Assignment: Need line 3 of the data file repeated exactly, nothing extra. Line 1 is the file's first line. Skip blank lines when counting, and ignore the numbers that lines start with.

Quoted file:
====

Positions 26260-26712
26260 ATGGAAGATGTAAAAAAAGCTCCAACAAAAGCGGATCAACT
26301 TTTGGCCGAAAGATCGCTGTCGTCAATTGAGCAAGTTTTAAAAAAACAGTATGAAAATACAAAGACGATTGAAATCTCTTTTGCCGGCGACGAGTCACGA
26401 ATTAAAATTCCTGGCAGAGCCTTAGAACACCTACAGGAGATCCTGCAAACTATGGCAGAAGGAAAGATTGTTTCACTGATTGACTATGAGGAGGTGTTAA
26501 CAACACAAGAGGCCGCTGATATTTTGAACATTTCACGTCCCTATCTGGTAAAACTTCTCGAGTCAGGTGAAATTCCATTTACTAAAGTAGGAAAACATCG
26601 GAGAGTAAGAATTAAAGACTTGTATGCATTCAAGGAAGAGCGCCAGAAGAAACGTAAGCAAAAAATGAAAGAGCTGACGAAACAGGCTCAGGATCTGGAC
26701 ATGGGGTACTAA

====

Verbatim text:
26301 TTTGGCCGAAAGATCGCTGTCGTCAATTGAGCAAGTTTTAAAAAAACAGTATGAAAATACAAAGACGATTGAAATCTCTTTTGCCGGCGACGAGTCACGA